Agricultural systems must be vastly more labour-intensive and biodiverse…There is no substitute for skillful and dense human labour, decentralized agricultural knowledge and careful, passionate stewardship.” Naomi Klein explains the benefits of sustainable agriculture: “Another bonus: this type of farming is much more labor intensive than industrial agriculture, which means that farming can once again be a substantial source of employment.”

Let’s get real, or “scientific.” At least in the U.S., where 1.5% people work on farms (globally it is around 30%), we are not going to win the masses of workers with a socialist program based on what Leigh Phillips calls “drudgery for all.” Capitalism has produced the first society where the vast majority need not work in agriculture.



A reversal of this is not politically possible or desirable. We cannot make ecosocialism about massive urban outmigration where millions must go do hard labor on farms (that sounds reminiscent of a Stalinist collectivization based on coerced labor).

Despite the popularity of urban gardens and small-scale agriculture, we cannot wax nostalgic about “passionate” agricultural labor. Because agricultural labor is often insufferable, societies reliably find ways to coerce others on behalf of elites. While we certainly want to support peasant movements seeking to maintain their livelihoods and resist dispossession, we cannot act as if smallholder agriculture is any material basis for a society beyond capitalism.

Yet, one article argues that something called “peasant food webs” have the capacity to “feed the world.” Peasant communities, already struggling with debt and manifold threats to their livelihood must now feed a world that is more than 50% urban? Who will force them to?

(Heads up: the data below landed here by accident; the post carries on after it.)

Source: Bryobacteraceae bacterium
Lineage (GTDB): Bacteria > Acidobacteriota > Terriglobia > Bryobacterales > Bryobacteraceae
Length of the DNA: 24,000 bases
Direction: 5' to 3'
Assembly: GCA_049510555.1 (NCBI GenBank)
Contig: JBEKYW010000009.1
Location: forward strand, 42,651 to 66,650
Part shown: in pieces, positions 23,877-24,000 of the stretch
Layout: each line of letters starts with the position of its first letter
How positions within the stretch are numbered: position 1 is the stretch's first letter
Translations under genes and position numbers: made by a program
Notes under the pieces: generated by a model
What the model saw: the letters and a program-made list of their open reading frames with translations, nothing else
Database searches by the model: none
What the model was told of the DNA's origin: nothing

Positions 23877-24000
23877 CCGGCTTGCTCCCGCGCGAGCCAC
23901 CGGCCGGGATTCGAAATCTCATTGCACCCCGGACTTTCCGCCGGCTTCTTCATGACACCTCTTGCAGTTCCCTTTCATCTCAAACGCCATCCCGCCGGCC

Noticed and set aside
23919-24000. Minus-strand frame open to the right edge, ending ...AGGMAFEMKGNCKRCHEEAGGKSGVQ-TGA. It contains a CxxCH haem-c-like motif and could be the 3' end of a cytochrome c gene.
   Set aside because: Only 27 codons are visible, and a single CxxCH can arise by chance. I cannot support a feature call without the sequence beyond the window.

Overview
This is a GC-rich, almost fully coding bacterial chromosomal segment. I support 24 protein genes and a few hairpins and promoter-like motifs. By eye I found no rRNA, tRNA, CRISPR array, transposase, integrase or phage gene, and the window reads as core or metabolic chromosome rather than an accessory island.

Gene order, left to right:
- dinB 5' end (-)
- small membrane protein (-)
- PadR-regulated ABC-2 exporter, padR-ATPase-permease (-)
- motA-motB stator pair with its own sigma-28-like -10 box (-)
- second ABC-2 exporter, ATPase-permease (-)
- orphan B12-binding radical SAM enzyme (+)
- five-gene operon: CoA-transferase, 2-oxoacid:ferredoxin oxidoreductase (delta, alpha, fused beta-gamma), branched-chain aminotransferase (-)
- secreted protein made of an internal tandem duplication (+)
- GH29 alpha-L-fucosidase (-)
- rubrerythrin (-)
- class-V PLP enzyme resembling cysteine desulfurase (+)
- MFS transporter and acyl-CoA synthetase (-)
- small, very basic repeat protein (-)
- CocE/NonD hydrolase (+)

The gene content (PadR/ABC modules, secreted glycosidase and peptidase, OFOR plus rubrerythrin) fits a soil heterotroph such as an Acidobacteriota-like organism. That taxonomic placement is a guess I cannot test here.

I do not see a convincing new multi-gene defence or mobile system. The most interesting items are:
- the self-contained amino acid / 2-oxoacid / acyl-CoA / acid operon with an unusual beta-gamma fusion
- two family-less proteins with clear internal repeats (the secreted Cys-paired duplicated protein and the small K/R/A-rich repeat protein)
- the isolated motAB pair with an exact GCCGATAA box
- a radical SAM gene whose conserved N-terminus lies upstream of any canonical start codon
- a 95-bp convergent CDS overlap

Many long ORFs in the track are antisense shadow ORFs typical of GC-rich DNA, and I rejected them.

Powering Ecosocialist Abundance

Fossil fuel-based industrialism creates massive levels of waste and pollution at all stages of extraction, production and consumption. Capitalism compels firms to externalize these ecological costs onto society as a competitive strategy. Historically state socialism also focused on rapid industrialization without fully considering the ecological consequences.

Yet, today, unlike the 1920s, we have a much broader base of ecological knowledge to inform how production is organized. This is the core of socialism – subjecting production to democratic debate over social (and ecological) needs. Today our social needs should still include free time made possible by automation – but we must explore ecological forms of automated production.

The ecological question with automation revolves around energy. Since we cannot take a global society of seven plus billion people based on automated machine production and turn into an artisanal handcrafted local agrarian society, the key to an ecosocialist future is finding some way to replicate the labor-saving aspects of the fossil economy with clean energy.